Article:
Transcripts & Remarks
Remarks by Ambassador Cunningham on 9/11
September 11, 2012
Remarks by Ambassador James Cunningham
at the United States Embassy’s
Commemoration of the Eleventh Anniversary of the
September 11, 2001 Attacks
U.S. Embassy, Kabul, Afghanistan
September 11, 2012
Today, the eleventh anniversary of the September 11th attacks, we gather to honor the memory of the nearly 3,000 men, women, and children from the United States and more than 90 other countries who lost their lives in New York, at the Pentagon, and in Pennsylvania. We also honor those firefighters, police officers, and other first responders who rushed in to help as others rushed out. And we are here to honor the many sacrifices of our men and women, military and civilian, who have given so much since then in combating terror. We especially honor those who have given their lives in the service and defense of our country.
On September 11th, 2001, I was the Acting U.S. Representative to the United Nations in New York. And I watched the second plane go into the second tower on television from my office. On September 12th, after the Secretary General, Kofi Annan, had rightly reconvened both the Security Council and the General Assembly, despite the confusion and chaos in Manhattan, I told the assembled members of the United Nations, on behalf of the United States government, that 9/11 was not just an attack on the United States, but an attack on all who shared the values of freedom and peace and human decency. I told them that we would grieve and we would heal, and, echoing the words of the President, that the United States would pursue those who had committed these atrocities, and those who harbored them, and bring them to justice.
Attacked by those who wished to divide us, we came together as a nation and as a global community. The outpouring of international support and sorrow, and determination to respond, was stirring. We re-committed ourselves to the shared values upon which our global community rests. As Americans and leaders of an international coalition that was building, we came to Afghanistan eleven years ago and reopened this embassy as a sign of that commitment.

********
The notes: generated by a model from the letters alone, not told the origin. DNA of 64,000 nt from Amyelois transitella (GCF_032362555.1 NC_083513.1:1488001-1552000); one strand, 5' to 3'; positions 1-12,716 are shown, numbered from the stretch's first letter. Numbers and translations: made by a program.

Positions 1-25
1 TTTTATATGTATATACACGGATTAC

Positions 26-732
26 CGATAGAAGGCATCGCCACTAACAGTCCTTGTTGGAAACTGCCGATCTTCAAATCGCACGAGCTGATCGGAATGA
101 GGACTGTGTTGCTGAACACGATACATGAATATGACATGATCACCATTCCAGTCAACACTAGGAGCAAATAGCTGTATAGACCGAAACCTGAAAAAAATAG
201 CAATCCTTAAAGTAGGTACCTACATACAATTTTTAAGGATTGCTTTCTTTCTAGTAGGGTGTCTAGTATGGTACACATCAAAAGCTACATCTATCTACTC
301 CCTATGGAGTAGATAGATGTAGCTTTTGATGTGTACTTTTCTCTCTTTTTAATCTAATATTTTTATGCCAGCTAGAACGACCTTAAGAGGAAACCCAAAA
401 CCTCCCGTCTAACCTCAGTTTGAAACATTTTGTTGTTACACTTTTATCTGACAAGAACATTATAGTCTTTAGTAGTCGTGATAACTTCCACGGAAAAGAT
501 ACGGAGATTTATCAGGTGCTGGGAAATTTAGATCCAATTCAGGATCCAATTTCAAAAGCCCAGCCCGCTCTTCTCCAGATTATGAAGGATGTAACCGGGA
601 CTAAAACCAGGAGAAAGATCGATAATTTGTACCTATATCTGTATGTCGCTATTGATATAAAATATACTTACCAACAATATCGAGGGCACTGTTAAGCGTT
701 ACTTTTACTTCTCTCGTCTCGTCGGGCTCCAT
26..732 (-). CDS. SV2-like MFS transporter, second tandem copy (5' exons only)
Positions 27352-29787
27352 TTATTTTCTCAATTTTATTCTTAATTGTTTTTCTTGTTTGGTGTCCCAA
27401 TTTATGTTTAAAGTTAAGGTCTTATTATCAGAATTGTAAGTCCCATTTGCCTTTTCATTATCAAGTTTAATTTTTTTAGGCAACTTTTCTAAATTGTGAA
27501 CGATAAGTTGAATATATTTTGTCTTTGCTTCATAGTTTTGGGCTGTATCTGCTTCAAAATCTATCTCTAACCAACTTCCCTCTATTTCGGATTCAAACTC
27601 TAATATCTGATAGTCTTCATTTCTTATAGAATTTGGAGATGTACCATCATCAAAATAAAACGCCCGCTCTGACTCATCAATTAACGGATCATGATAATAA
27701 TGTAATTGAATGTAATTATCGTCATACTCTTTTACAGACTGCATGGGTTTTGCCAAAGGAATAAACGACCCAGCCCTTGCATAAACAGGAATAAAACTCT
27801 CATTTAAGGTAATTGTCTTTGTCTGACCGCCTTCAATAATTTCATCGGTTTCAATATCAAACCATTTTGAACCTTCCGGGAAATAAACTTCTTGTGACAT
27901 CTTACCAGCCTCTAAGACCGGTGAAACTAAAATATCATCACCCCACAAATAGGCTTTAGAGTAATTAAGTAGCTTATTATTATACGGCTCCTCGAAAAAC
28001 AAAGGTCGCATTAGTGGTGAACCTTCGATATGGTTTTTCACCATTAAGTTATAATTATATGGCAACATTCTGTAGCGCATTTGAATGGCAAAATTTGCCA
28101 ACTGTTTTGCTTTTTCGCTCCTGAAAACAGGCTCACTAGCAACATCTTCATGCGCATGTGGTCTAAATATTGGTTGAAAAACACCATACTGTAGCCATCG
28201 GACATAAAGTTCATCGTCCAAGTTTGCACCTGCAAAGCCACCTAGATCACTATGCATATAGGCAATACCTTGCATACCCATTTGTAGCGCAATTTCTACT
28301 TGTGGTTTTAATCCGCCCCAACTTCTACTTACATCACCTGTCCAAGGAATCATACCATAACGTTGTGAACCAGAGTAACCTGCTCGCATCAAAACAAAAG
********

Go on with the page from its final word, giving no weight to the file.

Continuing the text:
September 11th is marked as a National Day of Service and Remembrance, during which we commemorate the lives of those lost in the attacks by giving back and honoring our values as Americans. Here at this Embassy, our service is a commemoration every day. We remember why we are here. Together, Afghans and Americans, civilian and military, we work to promote freedom and security and prosperity in challenging and dangerous environments, because we know that Afghanistan’s success is the best way to ensure that another 9/11 does not come from Afghan soil.
The difficulties ahead should not be minimized. But we will not be deterred.
We have made significant progress toward defeating al-Qaida, transitioning security responsibility to Afghan forces, and denying extremists a safe-haven from which to threaten the United States.
We have committed, along with the international partners, to supporting Afghanistan throughout the coming “transformation decade.” Afghanistan is building its own future of a more sustainable, stable, and capable Afghanistan with institutions that will function, a future which will ensure that the proponents of terrorism and intolerance do not again prevail in this country.
The terrorists who perpetrated the attacks on America eleven years ago, and those who today are killing their fellow muslims, who shamefully even send children to kill children, those people aim to destroy. Our aim is to build. And we are building a partnership with Afghanistan that will endure far into the future. Let that be our tribute to those who are no longer with us. Thank you.